09 -- 72 -- 76 60 67 55 58 77 -- 88 68 55 61 63 -- 53 13 61
10 -- -- -- 52 -- -- -- -- -- -- -- -- -- -- -- -- -- 01 19
11 -- 51 -- 55 -- -- -- -- 57 -- 74 -- -- -- -- -- -- 04 41
12 -- 68 -- 70 56 60 52 53 71 -- 86 64 -- 61 56 -- 55 12 57
13 -- 60 -- 60 -- 54 -- -- 65 -- 79 55 -- -- -- -- -- 06 47
14 51 80 -- 84 54 56 -- 50 63 -- 94 58 -- 52 -- -- -- 10 55
15 -- 72 -- 74 58 67 55 56 78 -- 89 68 55 63 64 -- 56 13 61
16 -- 72 -- 70 55 66 55 51 73 -- 83 62 -- 57 53 -- -- 11 56

Obviously, that's a lot of data there (I had to shrink the font to fit on the page, sorry), so let's analyze. Here's the Top 5 best-performing combinations in this batch:

Top 5 (12-Point Buy)

Index Ships Wins AvgPct
0 CV, VS 15 69%
2 BB, VS×2 15 62%
9 CL, FF, VS×2 13 61%
15 FFx2, VS×3 13 61%
12 DD, FF×2, VS 12 57%

What we see here is that there are some clear favorites among the choices (as opposed to the 6-point level, where everyone hovered around 50% average win rates). The favorites again have a tendency towards the smaller ships: every one of the top 5 includes one or more Assault Scouts, and the very best performer -- a Carrier and one Scout escort -- is really attacking by way of 6 Fighters and the fast Assault Scout. However, the big ships are not totally useless, either: Note that the 2nd best combo features a Battleship with two Scout escorts (and I'm quite pleased to have the BB be a legitimately strong option here). The all-Scout combination, #16, does not appear in the Top 5 (although it is actually 6th-best, with an average win percent of 56% against all other types). But note that none of the Top 5 can be fielded by the Sathar (since they don't have Assault Scouts).

On the other hand, note that none of the combinations beat all of the others. Intriguingly, the #1 combo (Carrier with Fighters & Assault Scout) is actually usually beat by combo #14, which is just a squad of 4 Frigates (with no scouts involved). It's a narrow advantage (51% to the Frigates), but there it is. We did note last time that the Frigates are a strong choice in this point-buy system, and it appears that their many beam weapons do a good job of shooting down a squadron of incoming Fighters. So if you know for a fact that your opponent was always playing Carrier & Scout, then your response should be to bring a squadron of all-Frigates to the table.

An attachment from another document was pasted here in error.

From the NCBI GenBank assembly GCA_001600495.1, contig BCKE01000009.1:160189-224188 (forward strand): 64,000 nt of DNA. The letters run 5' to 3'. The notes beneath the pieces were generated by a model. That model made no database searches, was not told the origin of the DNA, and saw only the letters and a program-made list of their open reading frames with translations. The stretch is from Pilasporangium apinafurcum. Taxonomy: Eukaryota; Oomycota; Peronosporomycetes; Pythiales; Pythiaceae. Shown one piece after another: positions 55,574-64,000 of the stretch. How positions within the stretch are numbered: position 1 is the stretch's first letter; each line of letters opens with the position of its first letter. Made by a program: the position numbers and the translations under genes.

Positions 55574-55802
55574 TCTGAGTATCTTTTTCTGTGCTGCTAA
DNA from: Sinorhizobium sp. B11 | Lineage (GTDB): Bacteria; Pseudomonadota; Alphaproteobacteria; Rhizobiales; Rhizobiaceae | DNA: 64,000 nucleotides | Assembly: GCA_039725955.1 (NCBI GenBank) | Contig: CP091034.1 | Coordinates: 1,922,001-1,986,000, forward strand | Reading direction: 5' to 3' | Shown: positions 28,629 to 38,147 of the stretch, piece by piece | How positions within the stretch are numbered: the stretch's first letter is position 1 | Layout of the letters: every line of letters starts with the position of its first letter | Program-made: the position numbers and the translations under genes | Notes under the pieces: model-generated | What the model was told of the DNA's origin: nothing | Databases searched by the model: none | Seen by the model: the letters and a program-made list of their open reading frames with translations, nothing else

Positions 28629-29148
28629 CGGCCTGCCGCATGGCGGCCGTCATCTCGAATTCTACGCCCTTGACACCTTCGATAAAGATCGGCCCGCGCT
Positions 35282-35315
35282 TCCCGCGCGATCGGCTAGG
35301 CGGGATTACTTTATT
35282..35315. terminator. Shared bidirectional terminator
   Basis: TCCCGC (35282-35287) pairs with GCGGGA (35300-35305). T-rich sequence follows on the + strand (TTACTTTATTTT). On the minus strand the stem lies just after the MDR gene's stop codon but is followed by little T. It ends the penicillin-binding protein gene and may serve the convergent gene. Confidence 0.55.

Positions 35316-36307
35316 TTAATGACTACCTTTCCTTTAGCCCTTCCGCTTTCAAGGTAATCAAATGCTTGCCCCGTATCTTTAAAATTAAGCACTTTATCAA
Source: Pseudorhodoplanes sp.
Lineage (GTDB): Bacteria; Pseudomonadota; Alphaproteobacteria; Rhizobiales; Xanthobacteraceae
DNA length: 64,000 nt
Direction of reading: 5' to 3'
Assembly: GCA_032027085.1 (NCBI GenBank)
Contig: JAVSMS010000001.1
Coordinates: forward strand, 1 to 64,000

For comparison sake, here are the bottom 5 in this matchup:

Bottom 5 (12-Point Buy) 

Index Ships Wins AvgPct
3 CA×2 0 31%
10 DD×3 1 19%
1 BB, DD 2 36%
8 CL, DD, FF 3 39%
11 DD×2, VS×2 4 41%

The lesson here is that what you don't want to do is bring a fleet of only-large-capital-ships to the fight without any speedier escorts. A pair of Heavy Cruisers alone, or three Destroyers, are simply awful. So is a Battleship with one Destroyer. Generally speaking, the Destroyer suffers a bit in this point-buy scheme compared to the Frigate (it has only 2 extra rocket battery shots, and 10 more hull points, in exchange for slower maneuvering and +33% cost), but as we noted before, there simply isn't any wiggle room available in the numbers we used to modify that at all. Thus it's not too surprising that it shows up a lot in the Bottom 5 here. But it did show up in the lead of one of the Top 5 combos, too, so it's not a total lost cause.

So in summary, it seems like this point-buy scheme is pretty robust, especially taking the 12-point-buy level as an exemplary example. No combination of ships completely dominates all of the others, and the best results come from mixed combinations of different ships. That should provide a lot of space for players to play with, both in the meta-game (of determining which group of ships to bring to the table), and the tactical game itself (maneuvering and shot selection to make the best of the fairly narrow advantages between each combination of ships).

Java Code

You can see the revised Java code to this simulator program below (version 1.03). If you make any interesting extensions or come up with what you think is a better point-buy regime, please let me know about it!